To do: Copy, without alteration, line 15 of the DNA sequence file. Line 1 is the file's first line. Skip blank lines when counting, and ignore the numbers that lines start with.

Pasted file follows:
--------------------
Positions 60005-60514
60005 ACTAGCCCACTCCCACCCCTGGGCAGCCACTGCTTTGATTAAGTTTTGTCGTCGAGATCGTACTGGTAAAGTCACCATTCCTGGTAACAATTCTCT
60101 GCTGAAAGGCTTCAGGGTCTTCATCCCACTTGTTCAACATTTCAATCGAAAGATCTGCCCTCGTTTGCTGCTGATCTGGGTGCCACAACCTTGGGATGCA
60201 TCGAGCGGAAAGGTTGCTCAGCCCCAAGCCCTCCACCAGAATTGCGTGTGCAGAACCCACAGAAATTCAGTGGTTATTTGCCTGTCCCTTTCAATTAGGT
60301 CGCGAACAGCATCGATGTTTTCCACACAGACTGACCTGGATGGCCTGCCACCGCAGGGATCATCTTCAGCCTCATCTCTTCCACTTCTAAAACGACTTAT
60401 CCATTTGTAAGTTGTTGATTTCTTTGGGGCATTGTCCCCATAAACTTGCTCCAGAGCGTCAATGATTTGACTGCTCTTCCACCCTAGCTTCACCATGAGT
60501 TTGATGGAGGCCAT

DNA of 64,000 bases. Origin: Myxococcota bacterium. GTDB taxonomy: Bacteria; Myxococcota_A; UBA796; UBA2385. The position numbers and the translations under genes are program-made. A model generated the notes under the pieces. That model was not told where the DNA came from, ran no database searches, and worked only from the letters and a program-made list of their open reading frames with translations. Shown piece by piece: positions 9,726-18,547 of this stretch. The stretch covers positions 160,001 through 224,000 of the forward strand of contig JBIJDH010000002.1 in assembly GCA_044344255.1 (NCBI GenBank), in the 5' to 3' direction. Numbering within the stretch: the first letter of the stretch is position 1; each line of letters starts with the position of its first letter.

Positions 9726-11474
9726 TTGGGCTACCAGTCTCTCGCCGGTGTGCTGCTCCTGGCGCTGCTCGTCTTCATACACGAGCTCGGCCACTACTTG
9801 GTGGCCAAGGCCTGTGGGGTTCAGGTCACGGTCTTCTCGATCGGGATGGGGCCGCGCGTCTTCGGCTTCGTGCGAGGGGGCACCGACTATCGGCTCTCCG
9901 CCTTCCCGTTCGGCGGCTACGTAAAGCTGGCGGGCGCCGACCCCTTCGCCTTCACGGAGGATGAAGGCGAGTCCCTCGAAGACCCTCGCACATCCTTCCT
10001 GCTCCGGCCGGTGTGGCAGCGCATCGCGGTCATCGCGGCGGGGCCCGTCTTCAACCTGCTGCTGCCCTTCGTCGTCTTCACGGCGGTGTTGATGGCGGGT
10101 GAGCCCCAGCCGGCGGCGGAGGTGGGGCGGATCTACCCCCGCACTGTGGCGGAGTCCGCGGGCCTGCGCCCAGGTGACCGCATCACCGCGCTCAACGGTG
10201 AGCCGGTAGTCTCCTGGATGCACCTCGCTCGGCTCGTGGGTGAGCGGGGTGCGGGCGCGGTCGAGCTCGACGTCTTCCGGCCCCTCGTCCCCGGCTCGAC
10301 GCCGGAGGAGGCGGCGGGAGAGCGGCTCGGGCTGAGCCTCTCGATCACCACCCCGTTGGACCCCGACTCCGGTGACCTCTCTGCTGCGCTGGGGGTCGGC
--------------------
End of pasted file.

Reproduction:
10201 AGCCGGTAGTCTCCTGGATGCACCTCGCTCGGCTCGTGGGTGAGCGGGGTGCGGGCGCGGTCGAGCTCGACGTCTTCCGGCCCCTCGTCCCCGGCTCGAC